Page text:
How To Be The Next Big Thing

Everyone wants to be the next big thing, but few of us are fortunate enough to know where to start. Luckily, Paul Graham gave some insight into this in his latest post, How To Get Startup Ideas.

There’s one piece of advice that keeps coming up, whether it’s in this latest post from Paul, or the Steve Jobs biography – build something that you would want to have.  At least this way you have a customer from day 1, right?

Another benefit of “you being the customer” is that you know exactly what the problem is – no need to spend time testing markets early on. Sometimes testing the market means asking friends and family whether they would find a particular idea useful. That’s ok, but bear in mind that it takes a strong friend to tell you that your idea sucks.

These days there is more and more pressure on people in software to come up with great ideas. But this pressure just ends up in below-par products, or worse, products that no one wants:

Why do so many founders build things no one wants? Because they begin by trying to think of startup ideas. That m.o. is doubly dangerous: it doesn’t merely yield few good ideas; it yields bad ideas that sound plausible enough to fool you into working on them.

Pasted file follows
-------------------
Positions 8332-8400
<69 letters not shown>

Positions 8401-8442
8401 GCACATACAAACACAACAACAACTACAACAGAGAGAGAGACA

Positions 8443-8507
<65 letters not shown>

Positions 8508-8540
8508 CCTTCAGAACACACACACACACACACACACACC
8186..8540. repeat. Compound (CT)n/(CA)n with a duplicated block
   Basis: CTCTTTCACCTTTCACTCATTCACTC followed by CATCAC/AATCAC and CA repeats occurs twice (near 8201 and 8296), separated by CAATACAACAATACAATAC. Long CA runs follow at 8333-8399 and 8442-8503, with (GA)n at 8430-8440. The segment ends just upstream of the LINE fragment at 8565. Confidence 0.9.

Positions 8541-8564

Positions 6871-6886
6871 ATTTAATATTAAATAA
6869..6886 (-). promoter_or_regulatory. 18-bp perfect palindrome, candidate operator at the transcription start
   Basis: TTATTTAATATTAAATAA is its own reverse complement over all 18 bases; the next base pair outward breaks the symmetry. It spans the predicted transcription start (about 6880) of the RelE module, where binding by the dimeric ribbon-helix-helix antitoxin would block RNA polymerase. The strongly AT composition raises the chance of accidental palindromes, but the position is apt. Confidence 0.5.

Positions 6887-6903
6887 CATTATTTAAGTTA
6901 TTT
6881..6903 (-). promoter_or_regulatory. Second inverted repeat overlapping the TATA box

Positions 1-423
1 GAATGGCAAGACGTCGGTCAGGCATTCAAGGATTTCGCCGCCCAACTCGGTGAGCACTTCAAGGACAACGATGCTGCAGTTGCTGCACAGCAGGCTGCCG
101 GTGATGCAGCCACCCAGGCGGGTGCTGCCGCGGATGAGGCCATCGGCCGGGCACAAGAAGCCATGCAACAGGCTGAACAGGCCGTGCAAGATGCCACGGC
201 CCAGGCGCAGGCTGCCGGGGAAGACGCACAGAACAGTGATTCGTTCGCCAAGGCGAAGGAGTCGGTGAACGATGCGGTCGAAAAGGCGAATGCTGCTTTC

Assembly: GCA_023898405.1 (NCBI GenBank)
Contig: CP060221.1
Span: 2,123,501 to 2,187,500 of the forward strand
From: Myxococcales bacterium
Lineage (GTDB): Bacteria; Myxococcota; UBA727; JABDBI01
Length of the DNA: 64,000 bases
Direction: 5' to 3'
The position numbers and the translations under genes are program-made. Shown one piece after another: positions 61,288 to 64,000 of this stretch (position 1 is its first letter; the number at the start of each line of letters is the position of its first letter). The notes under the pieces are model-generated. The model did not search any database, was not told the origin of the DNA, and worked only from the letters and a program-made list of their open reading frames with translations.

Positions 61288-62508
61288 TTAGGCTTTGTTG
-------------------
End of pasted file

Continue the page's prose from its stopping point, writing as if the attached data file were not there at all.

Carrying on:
Paul mentions one more point that resonates with me – thinking that the idea is too late, that someone has already done it, and that I should just force myself to think up something different, leaving a perfectly good idea behind

Because a good idea should seem obvious, when you have one you’ll tend to feel that you’re late. Don’t let that deter you. Worrying that you’re late is one of the signs of a good idea. Ten minutes of searching the web will usually settle the question. Even if you find someone else working on the same thing, you’re probably not too late.

How many times has this been proven over the last three decades? IBM has the PC industry sewn up and along came Apple. Altavista was a great search engine (in it’s time) and now we all use Google. The MP3 player market was flooded, and the iPod became the default.

It’s never too late to disrupt, you just need to believe in your idea.



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